Tiffany Stern: Oh, there are so many. Let’s start with the play I’m currently editing, The Tempest. The Folio’s Tempest contains a list of the characters in the play: men first; women second. That’s not how we would list characters or actors these days, but it reminds us of the gender dynamics in that play – as well as, intriguingly, putting Ariel, the male spirit, amongst the women. The Tempest is also given a ‘location note’ before the start: ‘an un-inhabited island’. What does it mean to call an island in which Ariel and Caliban have always lived, uninhabited? Other features we edit away are, like the two examples just discussed, probably for readers, not actors. The Merry Wives, The Two Gentlemen of Verona, and The Winter’s Tale, for instance, have ‘massed entrances’ in the Folio – that is to say that they have an initial stage direction at the top of a scene that lists all the actors who will be in that scene, even if they do not enter until later. Ralph Crane the scribe was a fan of ‘massed entrances’, which neatened plays up and made them look classical, and he probably wrote these ‘stage directions’ (they are in fact, ‘reader directions’). When we edit plays, though, we tend to have actors in mind, and place the entrances where they occur. Folio typos are also telling about the construction of the book. There are a lot of mistakes, for instance, around classical names and references showing that the poor compositors (typesetters) weren’t as good at guessing classical, as English, terms when trying to work out what messy plays were saying. One of my favorites is the moment when Coriolanus is praised for having been ‘a Souldier / Even to Calves wish’. This is nothing to do with baby cows: it’s a typo for Cato. We also preserve oddities from the Folio without realizing how strange they are: like the names Claudius in Hamlet, and Vincentio in Measure for Measure, which are never spoken on stage. These are book names, not performance names. Who came up with them and why?
Farah Karim-Cooper: There was a copy of the Folio discovered in St. Omer, France. It was brought to the Globe and I had the good fortune to thumb through it. The annotations were fascinating and showed it had been altered for performances by a group of Jesuit students in the 17th century—this tells us that the Folio was an active text and not necessarily locked behind glass or away in a vault, but that it was used by a group of performers who thought nothing of marking up their ‘script’.
Brandi Adams: I think that special features of unique copies include marginalia (notes from readers of the text) are something that would be marvelous to share with contemporary readers of edited Shakespeare plays. It might give them a better idea of how various readers encountered copies of the book including as text to be corrected; material to be commented on in terms of its ‘goodness,’ or plays to be acted with friends–or even as a place for other random observations that readers make. It would allow twenty-first century readers to understand that the book could have been a gift, something purchased second hand, or an unremarkable book in a personal library in which people felt comfortable writing arithmetic inside or using pages to practice writing their name.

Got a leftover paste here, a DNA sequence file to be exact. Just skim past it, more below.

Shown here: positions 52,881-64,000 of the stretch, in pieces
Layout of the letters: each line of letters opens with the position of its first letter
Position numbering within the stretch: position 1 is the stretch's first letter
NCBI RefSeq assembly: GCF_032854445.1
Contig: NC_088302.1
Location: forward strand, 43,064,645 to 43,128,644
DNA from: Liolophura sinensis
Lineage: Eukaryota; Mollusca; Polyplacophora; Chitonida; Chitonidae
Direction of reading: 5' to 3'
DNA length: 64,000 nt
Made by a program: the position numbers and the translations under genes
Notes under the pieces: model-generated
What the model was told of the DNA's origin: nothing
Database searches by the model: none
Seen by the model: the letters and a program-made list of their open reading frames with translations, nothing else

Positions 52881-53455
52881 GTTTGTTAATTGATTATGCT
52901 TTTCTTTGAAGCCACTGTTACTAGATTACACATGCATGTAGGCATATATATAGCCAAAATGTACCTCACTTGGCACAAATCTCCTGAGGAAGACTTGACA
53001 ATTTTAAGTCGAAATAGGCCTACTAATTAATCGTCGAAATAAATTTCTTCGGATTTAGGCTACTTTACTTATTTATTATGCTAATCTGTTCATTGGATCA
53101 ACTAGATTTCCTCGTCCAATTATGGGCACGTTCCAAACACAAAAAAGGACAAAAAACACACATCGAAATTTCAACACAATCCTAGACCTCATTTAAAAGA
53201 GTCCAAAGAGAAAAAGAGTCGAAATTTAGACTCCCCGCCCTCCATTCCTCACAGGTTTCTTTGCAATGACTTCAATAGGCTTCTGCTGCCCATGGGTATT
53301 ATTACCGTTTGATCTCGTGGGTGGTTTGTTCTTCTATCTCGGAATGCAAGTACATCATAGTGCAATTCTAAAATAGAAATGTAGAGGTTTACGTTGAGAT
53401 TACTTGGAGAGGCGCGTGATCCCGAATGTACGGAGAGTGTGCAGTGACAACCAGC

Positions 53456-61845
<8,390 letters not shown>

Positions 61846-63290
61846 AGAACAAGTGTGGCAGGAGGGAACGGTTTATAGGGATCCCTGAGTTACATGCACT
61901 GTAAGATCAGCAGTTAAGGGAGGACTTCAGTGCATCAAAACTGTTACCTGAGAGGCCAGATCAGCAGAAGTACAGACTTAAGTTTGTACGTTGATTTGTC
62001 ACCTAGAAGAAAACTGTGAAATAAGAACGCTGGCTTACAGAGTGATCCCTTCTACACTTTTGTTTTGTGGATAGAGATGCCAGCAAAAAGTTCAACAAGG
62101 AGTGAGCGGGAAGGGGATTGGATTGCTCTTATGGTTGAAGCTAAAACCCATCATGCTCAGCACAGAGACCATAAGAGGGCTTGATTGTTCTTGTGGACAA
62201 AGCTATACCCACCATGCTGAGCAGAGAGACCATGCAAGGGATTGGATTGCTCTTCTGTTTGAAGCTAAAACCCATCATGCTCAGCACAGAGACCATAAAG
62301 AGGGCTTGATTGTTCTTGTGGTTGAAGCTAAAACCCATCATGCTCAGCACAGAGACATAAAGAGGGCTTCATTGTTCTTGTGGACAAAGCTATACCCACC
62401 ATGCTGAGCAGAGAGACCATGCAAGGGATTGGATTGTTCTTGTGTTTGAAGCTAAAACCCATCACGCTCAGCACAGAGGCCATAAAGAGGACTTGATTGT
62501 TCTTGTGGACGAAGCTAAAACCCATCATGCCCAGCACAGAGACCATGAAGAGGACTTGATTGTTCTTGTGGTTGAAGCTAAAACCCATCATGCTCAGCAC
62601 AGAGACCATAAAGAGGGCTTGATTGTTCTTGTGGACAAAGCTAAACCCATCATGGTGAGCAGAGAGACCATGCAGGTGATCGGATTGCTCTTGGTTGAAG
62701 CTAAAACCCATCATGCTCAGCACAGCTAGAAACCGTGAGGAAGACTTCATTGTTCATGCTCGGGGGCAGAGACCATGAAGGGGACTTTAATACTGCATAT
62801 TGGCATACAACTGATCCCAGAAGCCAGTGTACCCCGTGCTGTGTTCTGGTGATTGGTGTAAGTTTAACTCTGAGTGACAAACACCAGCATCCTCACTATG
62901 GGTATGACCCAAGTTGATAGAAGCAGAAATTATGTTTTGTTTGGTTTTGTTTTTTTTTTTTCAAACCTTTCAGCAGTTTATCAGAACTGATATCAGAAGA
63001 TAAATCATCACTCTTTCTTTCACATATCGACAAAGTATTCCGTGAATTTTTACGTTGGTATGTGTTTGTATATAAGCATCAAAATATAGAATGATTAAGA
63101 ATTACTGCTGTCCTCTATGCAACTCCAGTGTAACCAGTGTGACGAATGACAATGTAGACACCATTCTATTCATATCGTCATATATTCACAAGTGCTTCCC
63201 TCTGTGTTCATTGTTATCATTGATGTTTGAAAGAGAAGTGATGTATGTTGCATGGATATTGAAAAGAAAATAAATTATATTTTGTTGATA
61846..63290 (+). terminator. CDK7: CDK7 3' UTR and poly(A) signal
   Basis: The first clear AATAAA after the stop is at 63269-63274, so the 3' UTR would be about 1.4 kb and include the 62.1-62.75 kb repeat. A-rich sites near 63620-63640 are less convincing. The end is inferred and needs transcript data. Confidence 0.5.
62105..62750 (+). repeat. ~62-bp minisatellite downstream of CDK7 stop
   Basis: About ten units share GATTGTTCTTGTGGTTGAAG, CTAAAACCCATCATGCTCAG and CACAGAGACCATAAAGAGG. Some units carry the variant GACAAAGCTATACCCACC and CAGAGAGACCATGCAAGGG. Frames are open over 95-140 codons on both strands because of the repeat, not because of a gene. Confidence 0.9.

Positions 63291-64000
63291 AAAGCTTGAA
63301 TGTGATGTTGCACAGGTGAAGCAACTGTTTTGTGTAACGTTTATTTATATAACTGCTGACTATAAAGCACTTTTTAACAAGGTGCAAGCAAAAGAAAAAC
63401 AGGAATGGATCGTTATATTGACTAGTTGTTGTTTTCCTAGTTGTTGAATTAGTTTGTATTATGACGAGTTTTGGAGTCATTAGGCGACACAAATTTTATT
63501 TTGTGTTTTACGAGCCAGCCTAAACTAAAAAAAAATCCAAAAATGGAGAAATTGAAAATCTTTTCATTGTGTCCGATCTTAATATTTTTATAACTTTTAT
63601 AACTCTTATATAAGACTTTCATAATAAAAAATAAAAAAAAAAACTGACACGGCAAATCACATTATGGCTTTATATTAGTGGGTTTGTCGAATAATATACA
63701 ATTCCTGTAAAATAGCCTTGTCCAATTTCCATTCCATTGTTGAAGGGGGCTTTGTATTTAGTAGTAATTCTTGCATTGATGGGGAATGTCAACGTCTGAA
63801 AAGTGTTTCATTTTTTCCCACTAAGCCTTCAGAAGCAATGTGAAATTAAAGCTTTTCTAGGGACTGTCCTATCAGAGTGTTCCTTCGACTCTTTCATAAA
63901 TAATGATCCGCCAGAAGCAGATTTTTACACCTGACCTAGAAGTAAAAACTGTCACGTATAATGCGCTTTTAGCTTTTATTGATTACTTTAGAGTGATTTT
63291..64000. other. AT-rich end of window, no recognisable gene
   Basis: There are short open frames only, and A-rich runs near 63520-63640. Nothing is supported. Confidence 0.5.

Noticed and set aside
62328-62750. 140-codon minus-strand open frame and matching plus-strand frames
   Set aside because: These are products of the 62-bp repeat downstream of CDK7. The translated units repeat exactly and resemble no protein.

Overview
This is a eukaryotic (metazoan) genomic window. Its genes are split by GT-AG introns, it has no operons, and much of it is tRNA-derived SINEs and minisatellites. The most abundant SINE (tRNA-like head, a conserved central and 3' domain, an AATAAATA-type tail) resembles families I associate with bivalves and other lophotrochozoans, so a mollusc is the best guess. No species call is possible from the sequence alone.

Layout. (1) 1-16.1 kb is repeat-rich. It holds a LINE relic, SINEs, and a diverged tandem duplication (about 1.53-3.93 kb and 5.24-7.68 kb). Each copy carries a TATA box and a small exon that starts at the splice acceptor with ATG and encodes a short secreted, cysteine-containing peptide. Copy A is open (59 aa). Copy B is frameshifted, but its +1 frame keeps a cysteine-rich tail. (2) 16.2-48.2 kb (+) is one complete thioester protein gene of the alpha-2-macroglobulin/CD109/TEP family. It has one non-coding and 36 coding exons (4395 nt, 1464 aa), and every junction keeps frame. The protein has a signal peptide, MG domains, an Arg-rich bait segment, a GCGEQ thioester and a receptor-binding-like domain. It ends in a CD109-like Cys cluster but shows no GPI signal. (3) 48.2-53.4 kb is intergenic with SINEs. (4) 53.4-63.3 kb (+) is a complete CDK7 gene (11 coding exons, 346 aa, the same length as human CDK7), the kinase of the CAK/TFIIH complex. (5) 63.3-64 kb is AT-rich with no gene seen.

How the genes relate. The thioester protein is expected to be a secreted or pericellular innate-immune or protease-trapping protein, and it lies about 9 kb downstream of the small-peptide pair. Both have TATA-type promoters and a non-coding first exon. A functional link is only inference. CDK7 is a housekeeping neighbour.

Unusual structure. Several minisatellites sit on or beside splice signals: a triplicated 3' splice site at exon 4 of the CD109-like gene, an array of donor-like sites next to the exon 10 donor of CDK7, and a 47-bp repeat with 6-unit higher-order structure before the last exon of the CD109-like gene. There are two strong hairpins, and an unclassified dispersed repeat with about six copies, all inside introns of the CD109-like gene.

Emma Smith: There are fantastic stage directions (or their absence) throughout the First Folio: I think the depiction of Aaron in Titus Andronicus is a really fascinating example. He’s introduced in a Folio stage direction ‘Enter the Emperor, Tamora and her two sons, with the Moore’, but in his next scene, he is ‘Enter Aaron alone’. Modern editions smooth out these kinds of things as distracting inconsistencies, but they give lots of possibilities. Anyone who’s studying a play: have a look at the stage directions in the folio text, and see how your modern editor has added, reshaped, or standardized them.
Michael Whitmore: So many great things have already been said. I would add that a printed page of the First Folio can be both mystifying and illuminating for modern readers. The two columns of text will feel foreign to many, as will the early modern spelling. These are the most obvious differences, and they are specific to the period and format of the text. But these differences alone can be striking for a modern reader.
The folio, as pricey as an individual copy may be, still represents a work from the time period for which we have a lot of extant copies. What are some other titles printed in the seventeenth-century that you think deserve more attention than they receive in the popular media?
Brandi Adams: In 1623, Samuel Daniel (a wonderful poet, who was rather popular at the time–particularly at Cambridge University) also had a posthumous collection of works entitled The Whole Works of Samuel Daniel Esquire in Poetry. His brother helped to usher this book into publication. I firmly believe that this work deserves far more attention, but unfortunately it has been overshadowed by Shakespeare.
Tiffany Stern: The next massive folio of plays to be published after Shakespeare’s was Francis Beaumont and John Fletcher’s Comedies and Tragedies (1647). As one of those men, Fletcher, co-wrote at least The Two Noble Kinsmen with Shakespeare, as well, perhaps, as Henry VIII and the lost Cardenio, he was to some extent learning his craft from Shakespeare. He went on to write a play, which can be found in his Folio, called The Tamer Tamed, which is an answer to Shakespeare’s The Taming of the Shrew. In Tamer Tamed, Kate (‘the shrew’) is dead, and Maria, the new wife, takes it upon herself to tame Petruchio back – reversing Shakespeare’s comedy. There’s a lot to love lyrically in Beaumont and Fletcher’s Folio too. Here’s a verse that is sung to the dying Valentinian – he has been poisoned – to help him sleep:
Care-charming Sleep, thou easer of all woes,
Brother to Death, sweetly thyself dispose
On this afflicted prince; fall like a cloud
In gentle showers; give nothing that is loud
Or painful to his slumbers; easy, sweet,
And as a purling stream, thou son of Night,
Pass by his troubled senses; sing his pain,
Like hollow murmuring wind or silver rain;